Facebook granted custom access to user data to selected companies
Even after 2015, when Facebook said it had walled off user records from third parties, inside sources and court documents showed that the company went on maintaining a whitelist of companies that were allowed customised access to information about users' Friends, phone numbers, and a "friend link" metric that measured the degrees of separation. Whitelisted companies included Nissan and Royal Bank of Canada, and others that either advertised on the network or were valuable to Facebook for other reasons. The company also separately maintained data sharing partnerships with at least 60 device makers and a "small number" of partners to whom it also continued to provide access. Data sharing deals created after 2012 may violate the terms of Facebook's settlement agreement with the FTC.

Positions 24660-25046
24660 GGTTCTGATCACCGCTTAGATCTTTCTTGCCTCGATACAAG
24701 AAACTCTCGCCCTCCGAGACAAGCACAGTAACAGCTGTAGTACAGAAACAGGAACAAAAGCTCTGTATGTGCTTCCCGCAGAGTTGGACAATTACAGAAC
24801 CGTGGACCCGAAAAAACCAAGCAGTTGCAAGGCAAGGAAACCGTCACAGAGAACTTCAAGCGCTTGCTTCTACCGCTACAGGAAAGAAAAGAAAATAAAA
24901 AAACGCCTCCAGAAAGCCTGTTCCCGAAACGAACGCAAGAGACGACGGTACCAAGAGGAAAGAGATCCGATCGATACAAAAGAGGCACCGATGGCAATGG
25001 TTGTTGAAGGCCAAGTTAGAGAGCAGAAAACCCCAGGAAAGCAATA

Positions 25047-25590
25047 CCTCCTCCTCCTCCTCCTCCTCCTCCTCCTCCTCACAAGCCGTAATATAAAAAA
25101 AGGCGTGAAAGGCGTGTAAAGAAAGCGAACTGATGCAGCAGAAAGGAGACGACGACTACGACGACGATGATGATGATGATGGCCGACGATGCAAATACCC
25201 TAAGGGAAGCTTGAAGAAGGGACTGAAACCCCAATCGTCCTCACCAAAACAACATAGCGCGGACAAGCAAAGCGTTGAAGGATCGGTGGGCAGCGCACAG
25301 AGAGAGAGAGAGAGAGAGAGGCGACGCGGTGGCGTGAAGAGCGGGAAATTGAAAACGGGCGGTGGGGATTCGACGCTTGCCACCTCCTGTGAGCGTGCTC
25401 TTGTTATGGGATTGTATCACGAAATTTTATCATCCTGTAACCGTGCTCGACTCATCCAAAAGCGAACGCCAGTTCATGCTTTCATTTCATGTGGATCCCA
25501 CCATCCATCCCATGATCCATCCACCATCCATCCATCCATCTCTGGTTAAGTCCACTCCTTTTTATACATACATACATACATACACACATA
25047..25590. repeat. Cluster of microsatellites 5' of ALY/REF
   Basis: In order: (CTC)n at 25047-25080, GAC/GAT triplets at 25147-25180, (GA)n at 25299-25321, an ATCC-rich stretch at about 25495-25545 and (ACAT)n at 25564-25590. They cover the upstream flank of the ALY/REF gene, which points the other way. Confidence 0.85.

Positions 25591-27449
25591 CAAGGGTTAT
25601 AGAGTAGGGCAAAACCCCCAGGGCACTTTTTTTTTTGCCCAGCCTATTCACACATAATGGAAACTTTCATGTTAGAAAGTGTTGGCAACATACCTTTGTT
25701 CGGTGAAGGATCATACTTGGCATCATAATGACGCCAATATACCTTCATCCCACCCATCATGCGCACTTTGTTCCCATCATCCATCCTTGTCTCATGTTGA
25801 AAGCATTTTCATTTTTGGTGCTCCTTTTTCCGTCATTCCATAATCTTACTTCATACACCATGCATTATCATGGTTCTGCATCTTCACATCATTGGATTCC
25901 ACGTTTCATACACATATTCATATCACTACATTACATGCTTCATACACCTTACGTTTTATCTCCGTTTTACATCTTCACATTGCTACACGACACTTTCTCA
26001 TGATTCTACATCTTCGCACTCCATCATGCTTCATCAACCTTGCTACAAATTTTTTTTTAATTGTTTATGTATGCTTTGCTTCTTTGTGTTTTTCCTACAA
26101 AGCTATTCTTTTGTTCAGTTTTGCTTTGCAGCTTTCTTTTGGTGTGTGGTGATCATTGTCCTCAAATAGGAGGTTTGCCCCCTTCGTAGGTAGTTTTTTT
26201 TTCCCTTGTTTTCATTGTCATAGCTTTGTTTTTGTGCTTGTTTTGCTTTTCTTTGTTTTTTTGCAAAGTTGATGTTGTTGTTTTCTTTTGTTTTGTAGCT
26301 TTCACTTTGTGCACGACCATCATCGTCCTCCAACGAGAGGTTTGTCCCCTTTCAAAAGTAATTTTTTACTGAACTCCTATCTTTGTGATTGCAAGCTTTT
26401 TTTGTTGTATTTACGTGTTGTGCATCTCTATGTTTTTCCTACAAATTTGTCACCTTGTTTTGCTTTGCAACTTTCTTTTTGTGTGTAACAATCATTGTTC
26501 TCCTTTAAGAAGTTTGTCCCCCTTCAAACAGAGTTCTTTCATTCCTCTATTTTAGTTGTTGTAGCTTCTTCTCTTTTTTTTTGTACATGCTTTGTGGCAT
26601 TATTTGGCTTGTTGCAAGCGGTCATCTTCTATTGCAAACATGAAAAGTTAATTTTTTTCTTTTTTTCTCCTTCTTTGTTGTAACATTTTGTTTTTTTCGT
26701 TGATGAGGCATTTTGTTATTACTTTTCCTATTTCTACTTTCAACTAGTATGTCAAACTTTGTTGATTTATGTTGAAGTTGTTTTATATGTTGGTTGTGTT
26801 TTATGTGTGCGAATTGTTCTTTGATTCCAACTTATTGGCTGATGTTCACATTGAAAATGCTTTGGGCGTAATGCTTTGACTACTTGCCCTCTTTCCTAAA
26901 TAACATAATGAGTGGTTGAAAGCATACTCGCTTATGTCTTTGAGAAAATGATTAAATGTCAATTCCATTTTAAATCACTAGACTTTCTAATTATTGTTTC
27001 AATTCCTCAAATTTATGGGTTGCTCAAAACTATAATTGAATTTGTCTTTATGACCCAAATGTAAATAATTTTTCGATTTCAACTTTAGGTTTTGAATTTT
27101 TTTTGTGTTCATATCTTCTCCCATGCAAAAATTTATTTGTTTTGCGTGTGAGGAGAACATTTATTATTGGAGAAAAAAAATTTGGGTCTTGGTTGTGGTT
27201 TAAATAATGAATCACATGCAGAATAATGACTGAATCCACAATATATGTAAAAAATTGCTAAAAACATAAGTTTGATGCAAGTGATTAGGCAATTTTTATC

Among the special deals a 2012 agreement with Apple gave iPhone users the exclusive ability to synchronise contacts with their Facebook Friends list and import their phone numbers. In 2012, when Microsoft invested $240 million in Facebook before its IPO, it was granted a device deal that let it feed the data it collected into Bing so users could search their Friends' Facebook posts, a feature unavailable to others. Another, Nuance Communications, was granted a six-month extension on accessing user data after 2015 for a news feed it had custom-built for its client, Fiat Chrysler. One company, Six4Three, sued Facebook in 2015 alleging that Facebook's data policies were selective and anti-competitive.
writer: Deepa Seetharaman and Kirsten Grind
publication: Wall Street Journal